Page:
At the heart of Central Asia, straddling Kazakhstan and Uzbekistan, the Small Aral Sea is slowly coming back to life. As a result of excessive extraction to irrigate crops, this inland sea has shrunk 90% since the 1960s.Today, it is split into four separate lakes. As its waters have become too salty to support aquatic life, the future for the Greater Aral Sea in the south and the populations that depend on it looks bleak.
Level of the Aral Sea monitored by satellites (TOPEX/Poseidon, Jason-1 and ERS/Envisat)
Altimetry satellites have monitored variations in the level of the Aral Sea continuously since 1992. These data have enhanced our understanding of the water cycle in this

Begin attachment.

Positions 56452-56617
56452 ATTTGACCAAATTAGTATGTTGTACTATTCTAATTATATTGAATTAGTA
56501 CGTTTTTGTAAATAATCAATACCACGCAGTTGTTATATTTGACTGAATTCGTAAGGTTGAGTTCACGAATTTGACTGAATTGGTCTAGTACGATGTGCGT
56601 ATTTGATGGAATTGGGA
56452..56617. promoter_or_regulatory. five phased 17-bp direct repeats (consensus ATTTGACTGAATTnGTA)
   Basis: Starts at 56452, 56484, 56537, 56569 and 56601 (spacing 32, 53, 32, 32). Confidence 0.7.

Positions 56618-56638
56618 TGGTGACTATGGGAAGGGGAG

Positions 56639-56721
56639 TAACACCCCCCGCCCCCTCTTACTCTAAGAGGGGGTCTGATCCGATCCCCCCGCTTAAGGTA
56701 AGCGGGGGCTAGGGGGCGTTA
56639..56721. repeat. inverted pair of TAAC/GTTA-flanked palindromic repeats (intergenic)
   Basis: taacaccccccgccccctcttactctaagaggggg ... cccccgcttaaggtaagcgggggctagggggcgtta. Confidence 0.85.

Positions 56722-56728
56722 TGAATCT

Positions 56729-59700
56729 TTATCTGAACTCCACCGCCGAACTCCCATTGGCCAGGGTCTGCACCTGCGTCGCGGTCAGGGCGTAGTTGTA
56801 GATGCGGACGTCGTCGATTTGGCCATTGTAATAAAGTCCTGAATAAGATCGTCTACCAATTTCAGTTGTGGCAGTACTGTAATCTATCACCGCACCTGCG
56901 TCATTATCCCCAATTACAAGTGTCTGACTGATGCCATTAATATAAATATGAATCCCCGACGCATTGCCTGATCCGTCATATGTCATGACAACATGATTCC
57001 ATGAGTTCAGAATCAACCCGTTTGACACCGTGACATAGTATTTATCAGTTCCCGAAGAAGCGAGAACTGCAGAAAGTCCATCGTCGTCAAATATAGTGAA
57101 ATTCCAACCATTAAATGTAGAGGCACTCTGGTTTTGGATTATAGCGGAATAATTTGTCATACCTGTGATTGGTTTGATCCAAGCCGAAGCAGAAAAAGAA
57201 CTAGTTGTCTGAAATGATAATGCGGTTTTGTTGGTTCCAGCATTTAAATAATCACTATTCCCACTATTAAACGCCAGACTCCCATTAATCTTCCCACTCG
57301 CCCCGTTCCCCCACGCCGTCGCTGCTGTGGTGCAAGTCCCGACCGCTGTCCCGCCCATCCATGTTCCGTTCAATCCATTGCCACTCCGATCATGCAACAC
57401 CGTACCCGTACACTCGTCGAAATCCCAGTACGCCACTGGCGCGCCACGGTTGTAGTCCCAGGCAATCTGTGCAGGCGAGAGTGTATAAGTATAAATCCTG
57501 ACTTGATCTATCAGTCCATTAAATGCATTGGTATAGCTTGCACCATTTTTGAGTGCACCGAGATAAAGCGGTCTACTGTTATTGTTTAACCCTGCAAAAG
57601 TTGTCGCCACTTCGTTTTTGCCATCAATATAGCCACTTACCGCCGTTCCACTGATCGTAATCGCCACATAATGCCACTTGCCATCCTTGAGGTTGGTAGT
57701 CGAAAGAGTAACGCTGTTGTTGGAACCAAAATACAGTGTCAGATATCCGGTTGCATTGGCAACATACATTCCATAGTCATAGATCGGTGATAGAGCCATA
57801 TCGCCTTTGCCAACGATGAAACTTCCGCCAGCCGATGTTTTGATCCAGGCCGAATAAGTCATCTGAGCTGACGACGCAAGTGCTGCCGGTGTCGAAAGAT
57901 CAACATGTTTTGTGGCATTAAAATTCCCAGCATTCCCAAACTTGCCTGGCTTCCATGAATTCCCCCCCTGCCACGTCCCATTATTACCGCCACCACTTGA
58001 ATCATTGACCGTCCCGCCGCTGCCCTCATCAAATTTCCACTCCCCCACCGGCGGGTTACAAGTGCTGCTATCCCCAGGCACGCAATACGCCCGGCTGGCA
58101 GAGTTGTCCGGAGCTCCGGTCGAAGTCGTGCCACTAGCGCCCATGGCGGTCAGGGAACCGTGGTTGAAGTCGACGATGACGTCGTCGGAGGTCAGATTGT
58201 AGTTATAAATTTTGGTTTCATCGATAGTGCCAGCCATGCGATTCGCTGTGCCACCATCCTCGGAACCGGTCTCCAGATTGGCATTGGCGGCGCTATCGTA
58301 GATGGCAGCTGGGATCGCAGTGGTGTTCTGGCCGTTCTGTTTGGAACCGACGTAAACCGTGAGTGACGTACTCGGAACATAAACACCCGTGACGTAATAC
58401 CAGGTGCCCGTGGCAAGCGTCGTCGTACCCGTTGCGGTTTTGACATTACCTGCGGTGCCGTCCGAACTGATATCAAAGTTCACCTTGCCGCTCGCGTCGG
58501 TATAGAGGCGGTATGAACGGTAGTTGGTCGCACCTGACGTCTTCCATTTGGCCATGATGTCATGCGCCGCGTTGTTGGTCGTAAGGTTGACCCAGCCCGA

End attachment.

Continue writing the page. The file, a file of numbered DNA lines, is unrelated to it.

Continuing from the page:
region of Asia and helped to define a plan to save the Small Aral Sea, put in place in
2003 to preserve aquatic species.
A dam was thus built to channel upstream river flow.The results are conclusive.The level
of the Small Aral rose immediately after the dam had been completed in August 2005. Six months later, it had reached over 42 metres. Since then, it has remained around this level, varying only for short periods when the dam’s sluice gates are opened. The ecosystem has been stabilized and the local economy has been revived. Catches have
multiplied tenfold in just a few years and fishermen’s families have resettled along the
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